The Delhi High Court today sought the Centre's response on a plea by telecom major Vodafone challenging an order that the high court has jurisdiction to entertain a plea against the international arbitration initiated by the company against India in connection with a tax demand of Rs 11,000 crore.
A bench of Justices GS Sistani and Sangita Dhingra Sehgal issued notice to the Centre on a cross-objection filed by Vodafone in a pending appeal of the government against a single judge's May 7 order dismissing its plea against the international arbitration initiated by the company.
The bench listed Vodafone's plea and the Centre's appeal for hearing on Sept. 11.
Vodafone, represented through advocate Anuradha Dutt, sought to set aside the findings in the May 7 order to the extent that the high court has jurisdiction to entertain government's suit against international arbitration and against the company.
"Both the findings are unsustainable on facts and contrary to law," it said.
It claimed that the single judge had erred in holding that a 'domestic court' of the host state has jurisdiction to interdict remedies availed through invocation of a Bilateral Investment Protection Agreement (BIPA) arbitration.
In its appeal, the Centre has challenged the decision of the single judge permitting consolidation of two international arbitrations initiated by the company against India under the India-Netherlands and India-UK BIPA.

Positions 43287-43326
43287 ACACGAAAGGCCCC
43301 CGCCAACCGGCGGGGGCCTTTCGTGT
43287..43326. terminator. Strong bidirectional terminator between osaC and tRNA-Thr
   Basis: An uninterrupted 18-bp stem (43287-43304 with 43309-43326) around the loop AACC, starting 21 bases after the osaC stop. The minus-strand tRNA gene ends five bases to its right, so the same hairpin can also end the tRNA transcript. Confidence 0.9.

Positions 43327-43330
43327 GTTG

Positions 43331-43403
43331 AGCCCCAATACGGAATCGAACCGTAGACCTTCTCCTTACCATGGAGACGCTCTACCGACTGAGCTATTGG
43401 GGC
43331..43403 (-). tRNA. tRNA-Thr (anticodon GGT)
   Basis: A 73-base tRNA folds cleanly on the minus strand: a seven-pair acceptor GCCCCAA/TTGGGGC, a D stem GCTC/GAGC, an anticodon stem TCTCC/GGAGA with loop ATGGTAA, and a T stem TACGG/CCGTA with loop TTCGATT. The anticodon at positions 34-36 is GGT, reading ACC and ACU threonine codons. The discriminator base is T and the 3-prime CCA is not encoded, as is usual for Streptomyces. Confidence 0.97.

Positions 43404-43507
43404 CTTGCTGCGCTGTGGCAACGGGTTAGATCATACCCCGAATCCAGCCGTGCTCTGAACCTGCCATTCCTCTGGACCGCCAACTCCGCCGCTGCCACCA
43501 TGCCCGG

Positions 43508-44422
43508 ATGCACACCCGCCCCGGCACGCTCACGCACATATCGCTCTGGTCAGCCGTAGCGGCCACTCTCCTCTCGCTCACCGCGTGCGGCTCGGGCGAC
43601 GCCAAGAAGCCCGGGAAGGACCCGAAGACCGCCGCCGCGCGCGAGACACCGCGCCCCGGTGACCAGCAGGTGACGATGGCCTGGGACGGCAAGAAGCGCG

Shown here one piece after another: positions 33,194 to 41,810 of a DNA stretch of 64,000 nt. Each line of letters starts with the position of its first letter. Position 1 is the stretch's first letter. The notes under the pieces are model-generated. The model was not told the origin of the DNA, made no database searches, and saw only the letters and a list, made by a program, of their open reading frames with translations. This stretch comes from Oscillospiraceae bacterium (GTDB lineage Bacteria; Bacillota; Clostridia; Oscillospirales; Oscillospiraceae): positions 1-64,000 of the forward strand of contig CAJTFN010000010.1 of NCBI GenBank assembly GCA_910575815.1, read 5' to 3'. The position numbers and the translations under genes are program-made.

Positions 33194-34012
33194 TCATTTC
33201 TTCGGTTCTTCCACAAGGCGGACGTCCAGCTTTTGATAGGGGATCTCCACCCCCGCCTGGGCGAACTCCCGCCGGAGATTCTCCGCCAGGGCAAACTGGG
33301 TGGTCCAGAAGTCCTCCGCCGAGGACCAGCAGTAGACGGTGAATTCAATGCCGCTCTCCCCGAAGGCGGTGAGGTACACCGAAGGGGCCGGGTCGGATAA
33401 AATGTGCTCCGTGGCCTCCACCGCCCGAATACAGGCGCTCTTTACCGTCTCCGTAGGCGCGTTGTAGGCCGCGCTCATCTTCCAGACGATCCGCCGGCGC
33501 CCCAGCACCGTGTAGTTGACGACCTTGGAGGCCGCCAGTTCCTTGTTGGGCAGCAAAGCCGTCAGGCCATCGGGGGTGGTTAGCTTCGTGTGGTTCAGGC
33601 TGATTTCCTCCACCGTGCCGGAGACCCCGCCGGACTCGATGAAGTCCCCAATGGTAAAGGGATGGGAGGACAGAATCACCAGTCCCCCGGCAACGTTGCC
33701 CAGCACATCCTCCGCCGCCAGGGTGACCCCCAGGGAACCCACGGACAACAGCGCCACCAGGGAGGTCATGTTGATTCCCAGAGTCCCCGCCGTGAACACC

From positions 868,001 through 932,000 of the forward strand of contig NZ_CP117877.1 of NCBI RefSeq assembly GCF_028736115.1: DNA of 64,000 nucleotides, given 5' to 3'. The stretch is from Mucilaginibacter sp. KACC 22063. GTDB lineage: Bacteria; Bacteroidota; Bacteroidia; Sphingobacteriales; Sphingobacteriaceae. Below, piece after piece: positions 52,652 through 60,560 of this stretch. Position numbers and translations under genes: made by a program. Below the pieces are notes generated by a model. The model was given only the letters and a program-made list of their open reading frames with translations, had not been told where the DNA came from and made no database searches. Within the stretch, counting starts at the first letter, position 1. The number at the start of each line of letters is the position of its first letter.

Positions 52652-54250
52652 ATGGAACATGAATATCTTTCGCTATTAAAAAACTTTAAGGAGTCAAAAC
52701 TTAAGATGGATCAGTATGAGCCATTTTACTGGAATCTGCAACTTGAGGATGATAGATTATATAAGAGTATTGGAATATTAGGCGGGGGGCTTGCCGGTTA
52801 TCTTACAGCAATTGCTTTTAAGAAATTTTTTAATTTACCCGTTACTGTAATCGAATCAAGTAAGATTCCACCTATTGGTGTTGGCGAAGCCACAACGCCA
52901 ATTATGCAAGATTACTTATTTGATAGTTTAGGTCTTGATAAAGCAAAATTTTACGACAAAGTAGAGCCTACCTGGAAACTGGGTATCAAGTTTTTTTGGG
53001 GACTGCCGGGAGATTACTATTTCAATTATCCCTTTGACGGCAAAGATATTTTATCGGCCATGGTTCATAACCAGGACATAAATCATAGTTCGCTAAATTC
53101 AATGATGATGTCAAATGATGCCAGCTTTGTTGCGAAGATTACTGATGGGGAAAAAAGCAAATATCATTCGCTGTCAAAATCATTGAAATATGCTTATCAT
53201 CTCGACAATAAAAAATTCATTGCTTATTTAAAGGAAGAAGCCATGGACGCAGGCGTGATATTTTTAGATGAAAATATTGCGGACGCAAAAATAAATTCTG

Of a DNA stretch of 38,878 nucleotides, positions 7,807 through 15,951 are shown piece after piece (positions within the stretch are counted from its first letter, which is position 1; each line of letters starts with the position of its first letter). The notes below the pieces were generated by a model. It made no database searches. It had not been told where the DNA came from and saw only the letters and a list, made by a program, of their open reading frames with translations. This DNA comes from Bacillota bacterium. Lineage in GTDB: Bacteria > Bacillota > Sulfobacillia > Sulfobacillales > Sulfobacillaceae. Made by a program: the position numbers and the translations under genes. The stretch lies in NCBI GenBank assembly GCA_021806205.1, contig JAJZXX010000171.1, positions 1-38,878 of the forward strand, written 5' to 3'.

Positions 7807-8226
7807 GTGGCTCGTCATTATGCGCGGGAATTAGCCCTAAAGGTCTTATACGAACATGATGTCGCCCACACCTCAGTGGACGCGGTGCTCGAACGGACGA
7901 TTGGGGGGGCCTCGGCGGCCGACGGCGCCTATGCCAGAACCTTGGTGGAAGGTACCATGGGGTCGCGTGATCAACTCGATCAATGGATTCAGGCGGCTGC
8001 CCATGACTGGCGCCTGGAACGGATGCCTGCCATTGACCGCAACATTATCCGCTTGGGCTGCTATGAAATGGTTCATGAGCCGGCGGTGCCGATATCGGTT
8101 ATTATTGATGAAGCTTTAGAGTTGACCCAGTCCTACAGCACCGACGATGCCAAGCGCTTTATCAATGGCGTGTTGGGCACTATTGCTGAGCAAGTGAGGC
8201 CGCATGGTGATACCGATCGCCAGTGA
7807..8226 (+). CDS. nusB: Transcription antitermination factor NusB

Vodafone had initiated the arbitration proceedings under the India-UK and India-Netherlands BIPA in connection with the tax demand raised against it in relation to its $11 billion deal to acquire the stake of Hutchison Telecom.
While proceedings under the India-Netherlands BIPA were pending, the telecom major initiated a second arbitration under India-UK BIPA as well on January last year.
The Centre had contended before the single judge that the Vodafone Group had abused the process of law by initiating two international arbitrations.
The single judge, while dismissing the Centre's plea, had given it liberty to raise the issue of 'abuse of process' before the consolidated India-UK BIPA tribunal. "In the present BIPA arbitration, a contractual obligation and a contractual right is involved and therefore, there is no bar as to the subject matter of the dispute or as to the jurisdiction of the court to hear the present case," the judgement had said.
The single judge had said it does not agree with the submission that the national court has no jurisdiction or should refrain from exercising its jurisdiction with regard to BIPA arbitrations.